- Any such evaluation should genuinely take account of Australia’s commitment to stopping climate change including its commitment to the Sustainable Development Goals and the recent Australia-France Vision Statement. ABIE considers that genuine action on this issue is of particular importance to the French government.
- It is clear that in order to succeed in France, Australian SME’s would benefit from support which goes beyond the framework of a typical FTA. ABIE recommends that the Inquiry considers both ‘tried and true’ and new ways of supporting exporters including:
- Mentoring programs involving the Australian expatriate business community in France which has extensive experience doing business in France.
- Australian and French governmental cooperation to showcase Australian SMEs at major European events (for example VivaTech) in order to give legitimacy by association which is essential to success in France.
- Targeted government led delegations to France to visit strategic sites, make introductions and host seminars on doing business in France.
- Austrade, DFAT and French government assistance with understanding the administrative culture and practice in France (considered by startups as the most dispiriting and difficult aspect of doing business in France). This would include education, practical support and myth-busting in the context of an evolving regulatory landscape. Referrals to help SMEs to seek advice on French business culture and labor law would be beneficial. More creatively, assistance could include aspects of history, politics and culture which would help understanding and lead to efficiency.
- Joint French and Australian government assistance for Australian SMEs currently headquartered in London needing to relocate to Europe following BREXIT. Paris is one of the true global cities in Europe, with high quality infrastructure, skilled people, research incentives, excellent access to the rest of Europe and an unparalleled cultural and intellectual life.
- Innovative Franco-Australian partnerships. For example, Australian SMEs partnering with French companies that are present in Australia.
- Having regard to the fact that SMEs are not often well-resourced or connected, better information for SMEs on:• Useful websites publishing developments and opportunities in Europe in priority areas (noting the variety of French initiatives)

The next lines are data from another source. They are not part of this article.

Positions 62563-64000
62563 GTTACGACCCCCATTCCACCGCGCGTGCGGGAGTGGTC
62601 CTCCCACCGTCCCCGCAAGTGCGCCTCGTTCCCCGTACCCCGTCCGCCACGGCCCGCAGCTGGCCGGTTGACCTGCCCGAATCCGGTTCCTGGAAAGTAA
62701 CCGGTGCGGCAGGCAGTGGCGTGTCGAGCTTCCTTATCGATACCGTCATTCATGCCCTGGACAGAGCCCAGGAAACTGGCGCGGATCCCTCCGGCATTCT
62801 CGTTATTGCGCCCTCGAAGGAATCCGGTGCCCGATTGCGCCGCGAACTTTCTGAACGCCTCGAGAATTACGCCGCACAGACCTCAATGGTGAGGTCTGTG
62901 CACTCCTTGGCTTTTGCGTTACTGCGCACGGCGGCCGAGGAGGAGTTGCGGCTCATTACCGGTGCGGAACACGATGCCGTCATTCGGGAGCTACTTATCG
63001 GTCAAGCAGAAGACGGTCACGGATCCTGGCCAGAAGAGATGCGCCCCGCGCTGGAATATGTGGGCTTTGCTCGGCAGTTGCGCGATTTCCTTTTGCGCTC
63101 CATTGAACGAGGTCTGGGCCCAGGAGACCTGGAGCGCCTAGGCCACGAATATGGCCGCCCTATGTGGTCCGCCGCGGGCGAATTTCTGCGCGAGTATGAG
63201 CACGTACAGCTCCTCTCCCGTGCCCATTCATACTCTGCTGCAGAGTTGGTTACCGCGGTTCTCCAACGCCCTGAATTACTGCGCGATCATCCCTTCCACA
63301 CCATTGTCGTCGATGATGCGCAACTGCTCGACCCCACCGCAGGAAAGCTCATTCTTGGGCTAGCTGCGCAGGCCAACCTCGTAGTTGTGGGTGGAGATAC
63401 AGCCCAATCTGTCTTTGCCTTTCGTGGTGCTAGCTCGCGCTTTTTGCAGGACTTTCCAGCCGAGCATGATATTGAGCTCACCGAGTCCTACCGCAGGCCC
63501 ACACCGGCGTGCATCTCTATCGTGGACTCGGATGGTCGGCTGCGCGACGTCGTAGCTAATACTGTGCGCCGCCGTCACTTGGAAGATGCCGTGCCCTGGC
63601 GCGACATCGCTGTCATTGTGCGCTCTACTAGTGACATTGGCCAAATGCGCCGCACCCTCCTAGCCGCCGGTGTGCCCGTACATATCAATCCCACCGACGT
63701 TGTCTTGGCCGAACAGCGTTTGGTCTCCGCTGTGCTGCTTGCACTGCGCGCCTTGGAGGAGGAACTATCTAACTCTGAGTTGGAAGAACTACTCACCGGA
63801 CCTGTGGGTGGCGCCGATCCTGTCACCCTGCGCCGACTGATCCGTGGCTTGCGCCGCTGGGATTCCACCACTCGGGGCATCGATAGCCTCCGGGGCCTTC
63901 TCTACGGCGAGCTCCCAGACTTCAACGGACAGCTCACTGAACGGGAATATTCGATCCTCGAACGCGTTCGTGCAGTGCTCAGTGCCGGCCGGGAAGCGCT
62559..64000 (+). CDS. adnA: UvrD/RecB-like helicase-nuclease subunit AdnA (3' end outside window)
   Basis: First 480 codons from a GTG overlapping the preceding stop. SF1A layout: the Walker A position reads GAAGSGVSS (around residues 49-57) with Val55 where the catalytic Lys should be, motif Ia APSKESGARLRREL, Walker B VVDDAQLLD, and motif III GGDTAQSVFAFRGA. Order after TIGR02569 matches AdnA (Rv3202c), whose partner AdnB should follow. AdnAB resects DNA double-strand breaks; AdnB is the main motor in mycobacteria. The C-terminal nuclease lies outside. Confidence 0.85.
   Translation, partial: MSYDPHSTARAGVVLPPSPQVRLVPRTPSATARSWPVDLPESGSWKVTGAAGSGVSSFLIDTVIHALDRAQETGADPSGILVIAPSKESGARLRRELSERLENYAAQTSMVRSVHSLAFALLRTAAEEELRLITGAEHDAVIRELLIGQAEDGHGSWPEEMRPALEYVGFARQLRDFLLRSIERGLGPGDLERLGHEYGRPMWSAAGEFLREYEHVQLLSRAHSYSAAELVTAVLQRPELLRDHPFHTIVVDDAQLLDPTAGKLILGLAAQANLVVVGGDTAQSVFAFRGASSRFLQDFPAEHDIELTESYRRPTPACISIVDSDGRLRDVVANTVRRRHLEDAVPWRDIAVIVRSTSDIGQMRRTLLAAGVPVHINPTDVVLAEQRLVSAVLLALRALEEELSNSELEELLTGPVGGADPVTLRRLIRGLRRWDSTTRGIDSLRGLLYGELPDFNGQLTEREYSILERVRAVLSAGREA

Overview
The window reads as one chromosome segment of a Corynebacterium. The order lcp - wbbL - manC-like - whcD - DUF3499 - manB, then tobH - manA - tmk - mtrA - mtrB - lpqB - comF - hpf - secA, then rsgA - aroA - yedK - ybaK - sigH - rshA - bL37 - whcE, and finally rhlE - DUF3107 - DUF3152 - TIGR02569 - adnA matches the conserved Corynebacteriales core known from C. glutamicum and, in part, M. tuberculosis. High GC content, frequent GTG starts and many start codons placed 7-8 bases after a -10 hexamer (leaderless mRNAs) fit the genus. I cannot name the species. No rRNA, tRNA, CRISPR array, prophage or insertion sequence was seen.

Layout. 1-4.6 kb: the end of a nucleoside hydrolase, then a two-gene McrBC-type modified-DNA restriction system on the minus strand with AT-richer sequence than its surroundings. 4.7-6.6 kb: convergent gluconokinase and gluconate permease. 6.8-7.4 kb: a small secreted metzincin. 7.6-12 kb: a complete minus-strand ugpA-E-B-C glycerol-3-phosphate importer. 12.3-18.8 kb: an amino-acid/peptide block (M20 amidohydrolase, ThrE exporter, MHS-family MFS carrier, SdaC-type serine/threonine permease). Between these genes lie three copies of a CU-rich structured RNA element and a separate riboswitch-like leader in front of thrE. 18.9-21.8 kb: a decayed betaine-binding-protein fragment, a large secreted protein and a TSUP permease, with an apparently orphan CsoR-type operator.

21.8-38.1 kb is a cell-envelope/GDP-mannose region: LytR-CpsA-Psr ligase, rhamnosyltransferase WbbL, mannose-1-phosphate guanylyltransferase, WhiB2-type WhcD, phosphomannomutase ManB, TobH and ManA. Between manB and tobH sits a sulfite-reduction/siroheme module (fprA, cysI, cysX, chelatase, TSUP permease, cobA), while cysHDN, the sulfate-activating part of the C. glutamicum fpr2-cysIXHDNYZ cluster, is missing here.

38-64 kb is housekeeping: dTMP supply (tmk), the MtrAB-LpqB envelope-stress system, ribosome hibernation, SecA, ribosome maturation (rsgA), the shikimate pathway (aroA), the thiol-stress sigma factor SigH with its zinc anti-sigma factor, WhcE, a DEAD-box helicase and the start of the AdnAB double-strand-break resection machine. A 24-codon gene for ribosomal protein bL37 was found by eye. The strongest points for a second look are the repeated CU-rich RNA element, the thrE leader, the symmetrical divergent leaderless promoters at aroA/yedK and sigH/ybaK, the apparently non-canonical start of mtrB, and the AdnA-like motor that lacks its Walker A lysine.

• EU and WTO rules on tendering for projects in Europe • FTA advantages for SMEs
- Greater investment in language training and business and cultural exchange with France for startups, social businesses, freelance workers, graduates and executives. This may include working locally in Australia with French expatriates.
- ABIE also considers it valuable to provide SMEs with greater visibility on the way that the FTA will operate to protect foreign business in Europe, particularly in respect of supply chain risks and intellectual property.
- ABIE supports the submission made by the German Australia Business Council to this Inquiry, in particular in respect to the current challenges to labor mobility between Australia and Europe, which should be addressed in the FTA. ABIE also agrees with GABC as to the key role of industry associations in facilitating better business.
- We note that France undertakes a number of interesting initiatives to assist its own companies to succeed abroad. We recommend that the Australian Government look at the programs and initiatives undertaken by, for example, the French Tech Ticket initiative, Business France and the business association MEDEF International to facilitate French exporters.
ABIE thanks the inquiry for its time. In short, given the characteristics of the European market, Australia needs a strategy for identifying and promoting the right business here. Beyond this, SMEs need opportunities to be visible and support to appreciate the cultural and business context in Europe. This is as critical to their success as favorable trade terms.